We need to understand this to fully appreciate Sedgwick’s contribution. It was his acute awareness of the reality of mental distress that made him so wary of what came to be known during the 1960s and 1970’s as the ‘anti-psychiatry’ movement. It wasn’t always that he disagreed with people who came to be associated with this movement. He was more concerned with how their arguments could be used and misused, especially by anti-welfare governments (Psycho Politics, of course, was written during the rise of Thatcherism). His central thesis was that their arguments bolstered, partly by accident and partly by design, attempts to dismantle welfare services for those labelled ‘mentally ill’ and for the public in general. At the time Sedgwick was writing, long-stay and then even short-stay psychiatric hospitals were in the process of being closed down and replaced by community services which were inadequately resourced. Thirty odd years later, even these community services are being dismantled because they are seen as institutional distractions from a new ideal of ‘recovery’ which has come to dominate the planning and provision of mental health services in the UK.
This new ideal holds individual sufferers of mental distress ultimately responsible for their own distress and recovery. This version of recovery seems to represent high ideals and noble virtues such as self-care, personal responsibility, and the therapeutic optimism that even those previously written off as permanently ‘mentally ill’ can actually get better. If so, are we foolish to clamour against it? Yet this recovery model is not the same as our ideal of recovery, just as the government’s model of economic recovery is not the same as ours…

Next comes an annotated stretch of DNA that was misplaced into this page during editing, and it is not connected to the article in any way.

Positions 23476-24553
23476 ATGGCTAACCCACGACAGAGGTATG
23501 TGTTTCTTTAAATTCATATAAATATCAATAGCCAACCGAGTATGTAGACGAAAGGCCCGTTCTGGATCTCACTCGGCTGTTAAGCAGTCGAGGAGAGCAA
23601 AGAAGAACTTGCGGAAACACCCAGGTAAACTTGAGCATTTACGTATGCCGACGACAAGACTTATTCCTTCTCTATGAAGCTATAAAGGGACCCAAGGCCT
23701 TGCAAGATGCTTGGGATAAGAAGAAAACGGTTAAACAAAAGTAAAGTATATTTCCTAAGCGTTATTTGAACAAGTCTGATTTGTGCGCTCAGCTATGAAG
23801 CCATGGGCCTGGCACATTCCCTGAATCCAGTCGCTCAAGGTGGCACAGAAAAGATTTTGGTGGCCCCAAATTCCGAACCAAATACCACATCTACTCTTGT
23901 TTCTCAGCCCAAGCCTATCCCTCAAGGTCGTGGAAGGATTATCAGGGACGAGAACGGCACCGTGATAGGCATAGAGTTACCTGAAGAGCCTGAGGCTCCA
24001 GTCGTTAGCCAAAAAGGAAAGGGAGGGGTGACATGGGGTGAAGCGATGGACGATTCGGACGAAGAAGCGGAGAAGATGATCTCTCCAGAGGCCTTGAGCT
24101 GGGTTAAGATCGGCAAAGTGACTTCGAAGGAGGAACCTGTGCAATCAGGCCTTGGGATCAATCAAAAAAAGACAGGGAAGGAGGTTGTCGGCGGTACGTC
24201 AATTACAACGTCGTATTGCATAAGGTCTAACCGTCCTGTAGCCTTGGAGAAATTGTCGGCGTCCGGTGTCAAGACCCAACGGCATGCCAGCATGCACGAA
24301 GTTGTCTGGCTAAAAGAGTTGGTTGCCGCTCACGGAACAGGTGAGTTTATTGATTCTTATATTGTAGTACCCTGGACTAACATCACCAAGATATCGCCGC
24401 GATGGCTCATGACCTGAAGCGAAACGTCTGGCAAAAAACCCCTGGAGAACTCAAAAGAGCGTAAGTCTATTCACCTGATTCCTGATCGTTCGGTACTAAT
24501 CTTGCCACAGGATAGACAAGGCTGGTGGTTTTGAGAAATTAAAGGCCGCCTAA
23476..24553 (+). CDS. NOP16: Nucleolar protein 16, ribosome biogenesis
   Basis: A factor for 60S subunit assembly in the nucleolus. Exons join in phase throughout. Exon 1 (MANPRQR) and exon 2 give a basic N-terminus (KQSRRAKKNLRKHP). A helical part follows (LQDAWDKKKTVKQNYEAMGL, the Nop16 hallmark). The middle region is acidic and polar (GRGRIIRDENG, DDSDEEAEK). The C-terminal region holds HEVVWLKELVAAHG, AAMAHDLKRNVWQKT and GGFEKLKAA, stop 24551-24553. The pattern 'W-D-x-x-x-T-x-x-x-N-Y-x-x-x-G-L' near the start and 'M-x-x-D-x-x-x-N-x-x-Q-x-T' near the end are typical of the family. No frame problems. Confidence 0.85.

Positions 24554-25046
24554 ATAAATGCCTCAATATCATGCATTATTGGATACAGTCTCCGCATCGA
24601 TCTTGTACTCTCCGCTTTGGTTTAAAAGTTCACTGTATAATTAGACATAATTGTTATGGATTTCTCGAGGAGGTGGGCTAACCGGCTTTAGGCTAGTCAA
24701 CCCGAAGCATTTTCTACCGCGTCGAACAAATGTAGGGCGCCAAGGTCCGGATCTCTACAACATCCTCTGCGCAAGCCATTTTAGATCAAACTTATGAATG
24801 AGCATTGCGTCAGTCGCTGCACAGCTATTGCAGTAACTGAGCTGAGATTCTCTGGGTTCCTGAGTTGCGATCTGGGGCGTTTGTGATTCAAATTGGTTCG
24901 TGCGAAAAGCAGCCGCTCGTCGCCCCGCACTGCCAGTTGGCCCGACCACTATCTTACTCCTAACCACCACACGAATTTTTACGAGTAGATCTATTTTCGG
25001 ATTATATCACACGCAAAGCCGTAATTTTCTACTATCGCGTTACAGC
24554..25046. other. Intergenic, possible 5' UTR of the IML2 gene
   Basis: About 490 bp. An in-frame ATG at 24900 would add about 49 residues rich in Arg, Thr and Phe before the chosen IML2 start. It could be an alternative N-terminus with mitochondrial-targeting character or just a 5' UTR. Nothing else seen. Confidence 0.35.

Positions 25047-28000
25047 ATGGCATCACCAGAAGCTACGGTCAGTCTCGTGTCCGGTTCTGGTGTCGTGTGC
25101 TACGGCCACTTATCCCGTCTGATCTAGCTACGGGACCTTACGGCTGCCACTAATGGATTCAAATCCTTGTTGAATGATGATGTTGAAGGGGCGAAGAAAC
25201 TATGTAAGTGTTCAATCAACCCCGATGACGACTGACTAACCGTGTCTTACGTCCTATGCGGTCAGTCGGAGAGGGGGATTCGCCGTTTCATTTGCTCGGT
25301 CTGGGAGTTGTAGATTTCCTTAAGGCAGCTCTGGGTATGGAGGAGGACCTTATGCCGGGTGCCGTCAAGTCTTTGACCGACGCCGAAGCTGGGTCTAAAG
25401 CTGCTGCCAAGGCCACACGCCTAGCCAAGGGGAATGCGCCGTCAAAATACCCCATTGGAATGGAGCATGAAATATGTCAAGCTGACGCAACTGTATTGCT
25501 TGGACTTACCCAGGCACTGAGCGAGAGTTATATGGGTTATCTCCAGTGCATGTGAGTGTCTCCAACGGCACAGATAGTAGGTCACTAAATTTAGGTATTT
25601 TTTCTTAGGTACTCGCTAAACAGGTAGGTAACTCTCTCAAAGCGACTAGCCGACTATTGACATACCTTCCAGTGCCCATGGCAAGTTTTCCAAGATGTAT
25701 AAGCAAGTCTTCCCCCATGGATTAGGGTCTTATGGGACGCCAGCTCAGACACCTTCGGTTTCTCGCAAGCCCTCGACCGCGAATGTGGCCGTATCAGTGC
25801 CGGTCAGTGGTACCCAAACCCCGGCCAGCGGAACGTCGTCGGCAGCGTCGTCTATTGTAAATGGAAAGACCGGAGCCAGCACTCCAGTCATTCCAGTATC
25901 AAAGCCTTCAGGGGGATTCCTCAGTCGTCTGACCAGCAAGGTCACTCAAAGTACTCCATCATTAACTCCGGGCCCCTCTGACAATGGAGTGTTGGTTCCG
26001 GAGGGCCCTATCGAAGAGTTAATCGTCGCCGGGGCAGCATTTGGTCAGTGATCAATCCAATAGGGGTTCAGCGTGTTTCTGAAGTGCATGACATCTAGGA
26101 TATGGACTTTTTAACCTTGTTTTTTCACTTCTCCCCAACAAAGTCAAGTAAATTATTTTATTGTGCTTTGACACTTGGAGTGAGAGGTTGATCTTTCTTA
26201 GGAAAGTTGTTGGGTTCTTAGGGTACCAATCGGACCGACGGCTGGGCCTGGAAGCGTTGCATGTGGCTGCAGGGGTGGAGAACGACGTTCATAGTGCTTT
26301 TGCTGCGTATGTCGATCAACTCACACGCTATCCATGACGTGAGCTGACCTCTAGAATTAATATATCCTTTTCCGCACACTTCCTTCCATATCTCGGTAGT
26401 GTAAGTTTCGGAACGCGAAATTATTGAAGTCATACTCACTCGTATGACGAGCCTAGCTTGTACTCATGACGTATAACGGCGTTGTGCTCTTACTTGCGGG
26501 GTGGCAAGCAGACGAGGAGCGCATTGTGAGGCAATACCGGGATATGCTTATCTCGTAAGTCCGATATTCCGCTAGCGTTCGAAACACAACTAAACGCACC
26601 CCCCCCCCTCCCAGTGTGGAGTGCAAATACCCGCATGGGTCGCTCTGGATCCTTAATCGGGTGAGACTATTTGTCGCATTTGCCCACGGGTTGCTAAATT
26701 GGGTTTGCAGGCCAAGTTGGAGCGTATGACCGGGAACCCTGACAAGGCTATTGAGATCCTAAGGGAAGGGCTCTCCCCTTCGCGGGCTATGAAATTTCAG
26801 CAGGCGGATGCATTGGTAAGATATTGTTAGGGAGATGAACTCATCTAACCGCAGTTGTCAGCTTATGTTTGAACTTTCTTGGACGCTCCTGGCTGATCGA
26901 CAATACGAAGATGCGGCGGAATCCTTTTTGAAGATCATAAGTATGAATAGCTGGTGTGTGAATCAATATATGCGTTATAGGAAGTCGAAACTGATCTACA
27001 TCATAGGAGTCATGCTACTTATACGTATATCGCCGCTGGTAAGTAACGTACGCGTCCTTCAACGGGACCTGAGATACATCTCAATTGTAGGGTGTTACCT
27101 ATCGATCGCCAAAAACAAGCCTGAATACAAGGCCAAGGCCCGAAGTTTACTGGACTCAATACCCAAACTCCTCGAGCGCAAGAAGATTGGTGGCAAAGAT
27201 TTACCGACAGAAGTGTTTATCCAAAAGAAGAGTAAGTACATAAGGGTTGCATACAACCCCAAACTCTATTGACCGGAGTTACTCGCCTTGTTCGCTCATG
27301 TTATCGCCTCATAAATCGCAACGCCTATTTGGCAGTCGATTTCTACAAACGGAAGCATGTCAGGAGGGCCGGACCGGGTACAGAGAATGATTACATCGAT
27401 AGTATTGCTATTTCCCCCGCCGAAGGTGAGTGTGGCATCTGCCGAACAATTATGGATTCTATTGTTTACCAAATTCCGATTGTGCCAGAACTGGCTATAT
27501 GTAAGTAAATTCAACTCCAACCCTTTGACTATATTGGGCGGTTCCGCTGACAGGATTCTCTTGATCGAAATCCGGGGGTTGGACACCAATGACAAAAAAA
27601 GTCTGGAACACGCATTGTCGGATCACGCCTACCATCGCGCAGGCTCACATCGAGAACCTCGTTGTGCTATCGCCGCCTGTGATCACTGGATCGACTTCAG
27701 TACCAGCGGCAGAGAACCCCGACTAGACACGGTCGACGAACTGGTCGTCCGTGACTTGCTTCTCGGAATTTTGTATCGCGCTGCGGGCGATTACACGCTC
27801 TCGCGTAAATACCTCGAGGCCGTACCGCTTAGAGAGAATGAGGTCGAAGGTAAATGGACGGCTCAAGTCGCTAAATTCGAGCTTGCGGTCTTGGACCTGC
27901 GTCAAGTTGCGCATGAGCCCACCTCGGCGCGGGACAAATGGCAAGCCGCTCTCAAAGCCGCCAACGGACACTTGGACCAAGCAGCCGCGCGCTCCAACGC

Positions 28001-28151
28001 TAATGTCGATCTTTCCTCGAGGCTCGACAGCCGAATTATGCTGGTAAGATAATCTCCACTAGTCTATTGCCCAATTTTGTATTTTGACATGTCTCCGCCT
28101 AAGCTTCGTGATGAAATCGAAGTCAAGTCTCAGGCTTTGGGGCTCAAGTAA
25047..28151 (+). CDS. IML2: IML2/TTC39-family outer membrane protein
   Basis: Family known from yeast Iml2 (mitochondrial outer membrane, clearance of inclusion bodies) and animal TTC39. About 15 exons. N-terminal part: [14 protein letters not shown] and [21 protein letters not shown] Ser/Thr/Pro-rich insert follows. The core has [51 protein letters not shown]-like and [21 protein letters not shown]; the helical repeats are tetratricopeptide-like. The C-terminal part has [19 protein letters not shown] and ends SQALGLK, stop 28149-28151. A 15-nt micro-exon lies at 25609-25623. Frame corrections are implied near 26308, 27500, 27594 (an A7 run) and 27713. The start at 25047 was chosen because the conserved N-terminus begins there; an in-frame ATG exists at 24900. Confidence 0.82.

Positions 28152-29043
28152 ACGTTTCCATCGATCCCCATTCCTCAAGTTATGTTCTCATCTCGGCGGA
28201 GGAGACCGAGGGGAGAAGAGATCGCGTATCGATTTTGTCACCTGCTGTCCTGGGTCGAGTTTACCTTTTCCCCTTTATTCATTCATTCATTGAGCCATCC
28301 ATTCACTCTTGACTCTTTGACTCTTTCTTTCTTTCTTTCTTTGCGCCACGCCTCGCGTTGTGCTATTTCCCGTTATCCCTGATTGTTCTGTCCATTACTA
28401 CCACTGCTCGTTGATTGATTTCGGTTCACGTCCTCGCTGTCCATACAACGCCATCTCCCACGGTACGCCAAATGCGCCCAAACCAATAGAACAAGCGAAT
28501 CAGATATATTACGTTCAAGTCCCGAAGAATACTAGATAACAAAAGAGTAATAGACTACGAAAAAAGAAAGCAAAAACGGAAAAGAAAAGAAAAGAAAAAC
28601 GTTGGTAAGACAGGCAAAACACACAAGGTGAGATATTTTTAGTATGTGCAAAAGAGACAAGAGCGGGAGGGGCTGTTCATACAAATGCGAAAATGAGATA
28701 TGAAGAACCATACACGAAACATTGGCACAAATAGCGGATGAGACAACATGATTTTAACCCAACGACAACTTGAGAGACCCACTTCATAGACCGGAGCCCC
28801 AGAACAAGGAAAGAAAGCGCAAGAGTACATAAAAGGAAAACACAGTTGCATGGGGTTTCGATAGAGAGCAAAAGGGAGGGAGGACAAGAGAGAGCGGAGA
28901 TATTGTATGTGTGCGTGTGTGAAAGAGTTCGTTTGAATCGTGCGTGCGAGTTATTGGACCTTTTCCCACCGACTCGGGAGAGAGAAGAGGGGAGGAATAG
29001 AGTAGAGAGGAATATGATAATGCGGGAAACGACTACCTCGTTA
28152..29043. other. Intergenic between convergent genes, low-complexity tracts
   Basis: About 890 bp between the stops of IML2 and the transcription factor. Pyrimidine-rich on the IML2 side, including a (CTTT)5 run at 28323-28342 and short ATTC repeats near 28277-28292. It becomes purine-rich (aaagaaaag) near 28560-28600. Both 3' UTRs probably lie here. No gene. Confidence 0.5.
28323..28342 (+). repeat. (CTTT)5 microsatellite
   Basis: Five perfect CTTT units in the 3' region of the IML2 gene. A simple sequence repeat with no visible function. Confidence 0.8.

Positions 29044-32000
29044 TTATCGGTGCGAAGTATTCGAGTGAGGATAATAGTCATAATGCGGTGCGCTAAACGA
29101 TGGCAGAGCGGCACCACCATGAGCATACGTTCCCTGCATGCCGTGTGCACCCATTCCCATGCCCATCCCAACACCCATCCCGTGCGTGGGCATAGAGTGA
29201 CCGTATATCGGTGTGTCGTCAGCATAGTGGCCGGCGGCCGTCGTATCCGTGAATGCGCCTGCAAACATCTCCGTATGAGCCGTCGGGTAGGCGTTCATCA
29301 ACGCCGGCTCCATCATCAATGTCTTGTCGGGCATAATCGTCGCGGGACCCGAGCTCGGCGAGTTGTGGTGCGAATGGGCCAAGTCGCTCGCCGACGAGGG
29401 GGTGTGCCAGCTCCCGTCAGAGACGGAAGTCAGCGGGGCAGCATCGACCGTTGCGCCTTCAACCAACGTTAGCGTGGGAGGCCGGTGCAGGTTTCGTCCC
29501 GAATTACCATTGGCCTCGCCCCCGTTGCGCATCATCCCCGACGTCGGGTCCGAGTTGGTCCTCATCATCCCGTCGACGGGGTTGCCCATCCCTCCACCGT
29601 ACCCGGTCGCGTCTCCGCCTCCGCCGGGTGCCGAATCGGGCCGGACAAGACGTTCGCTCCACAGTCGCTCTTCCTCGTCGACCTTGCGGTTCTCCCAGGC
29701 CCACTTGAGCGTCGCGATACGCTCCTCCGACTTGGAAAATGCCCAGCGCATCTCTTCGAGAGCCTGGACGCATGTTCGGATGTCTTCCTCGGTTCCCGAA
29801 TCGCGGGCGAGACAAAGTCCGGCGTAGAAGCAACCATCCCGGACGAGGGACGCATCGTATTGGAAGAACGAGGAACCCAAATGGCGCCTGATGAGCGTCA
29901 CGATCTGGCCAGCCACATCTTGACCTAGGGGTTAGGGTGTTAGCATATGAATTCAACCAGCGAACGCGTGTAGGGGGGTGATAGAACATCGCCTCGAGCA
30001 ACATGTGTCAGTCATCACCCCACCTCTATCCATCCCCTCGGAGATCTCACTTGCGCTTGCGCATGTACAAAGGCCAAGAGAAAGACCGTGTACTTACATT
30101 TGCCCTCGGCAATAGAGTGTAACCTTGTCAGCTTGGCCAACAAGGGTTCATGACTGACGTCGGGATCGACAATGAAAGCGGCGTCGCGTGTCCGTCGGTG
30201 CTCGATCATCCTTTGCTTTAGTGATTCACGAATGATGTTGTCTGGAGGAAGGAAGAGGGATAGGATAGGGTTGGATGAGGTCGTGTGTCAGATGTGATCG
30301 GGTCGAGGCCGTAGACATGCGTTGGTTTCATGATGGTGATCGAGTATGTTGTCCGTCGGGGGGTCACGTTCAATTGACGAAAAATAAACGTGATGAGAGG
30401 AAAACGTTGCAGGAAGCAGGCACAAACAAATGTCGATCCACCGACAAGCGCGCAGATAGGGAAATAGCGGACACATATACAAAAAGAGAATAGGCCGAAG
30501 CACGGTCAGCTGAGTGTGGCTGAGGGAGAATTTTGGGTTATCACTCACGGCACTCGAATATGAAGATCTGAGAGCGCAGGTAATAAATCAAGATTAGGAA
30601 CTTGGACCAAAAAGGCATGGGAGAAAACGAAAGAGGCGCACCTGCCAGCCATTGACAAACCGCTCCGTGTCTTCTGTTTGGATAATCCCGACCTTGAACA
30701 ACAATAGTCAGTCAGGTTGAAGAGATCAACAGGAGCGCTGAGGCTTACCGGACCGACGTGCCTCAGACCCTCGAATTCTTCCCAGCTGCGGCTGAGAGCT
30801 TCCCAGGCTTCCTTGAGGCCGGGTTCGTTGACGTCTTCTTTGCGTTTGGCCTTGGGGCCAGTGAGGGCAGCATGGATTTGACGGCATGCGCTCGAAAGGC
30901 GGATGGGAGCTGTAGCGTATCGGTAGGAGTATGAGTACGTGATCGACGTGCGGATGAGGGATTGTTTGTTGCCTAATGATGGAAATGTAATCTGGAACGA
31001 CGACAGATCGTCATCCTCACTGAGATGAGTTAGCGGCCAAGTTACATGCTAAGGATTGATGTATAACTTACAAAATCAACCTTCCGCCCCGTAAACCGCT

Sedgwick called for strategic alliances to resist threats to welfare and ensure services are in place to protect those who, for whatever reason, are the most vulnerable to the terrible suffering that ‘madness’ can cause: services that will inevitably be provisional or transitional. While Sedgwick may have minimised the role of patients in these alliances, some have argued that ‘Sedgwickian’ type alliances can be forged between trade unions and critical survivor groups to inspire a more sophisticated ‘Psychopolitics’.
In characteristically lucid prose, Sedgwick argued that “the prickled barbs of the various anti-psychiatry critiques project and tend in so many opposing directions that any attempt to grasp them for use as a unitary whole will wound the critic to the bone of his or her own logic.” Yet Sedgwick’s own pragmatic model of addressing emotional suffering was tantalisingly undeveloped. At worst he merely inverted Laing’s priorities by foregrounding the concerns of families as carers, alongside professionals, sometimes at the expense of patients themselves. Having said that, Sedgwick highlighted the important role families could play as supporters and allies of users and survivors. This is still neglected by many radical mental health groups, as well as by mainstream services, in part because of real or imagined conflicts of interests. As such, Psycho Politics includes an intriguing, and not entirely unjustified endorsement, of the family placement-type model of care in Geel, Belgium. With this in mind, it is interesting to speculate what both Laing and Sedgwick would have made of approaches like Open Dialogue, which are beginning to be applied in the UK. These are co-ordinated programmes which work with the whole family and wider support systems of a person going through a psychotic crisis, to support psycho-social ways of understanding without necessarily resorting to medication. Such approaches run the risk of becoming co-opted by ideological strategies such as the neoliberal recovery model, thereby leaving them at the mercy of market forces. However, practices such as these still point towards the possibility of synthesising Laing and Sedgwick’s insights.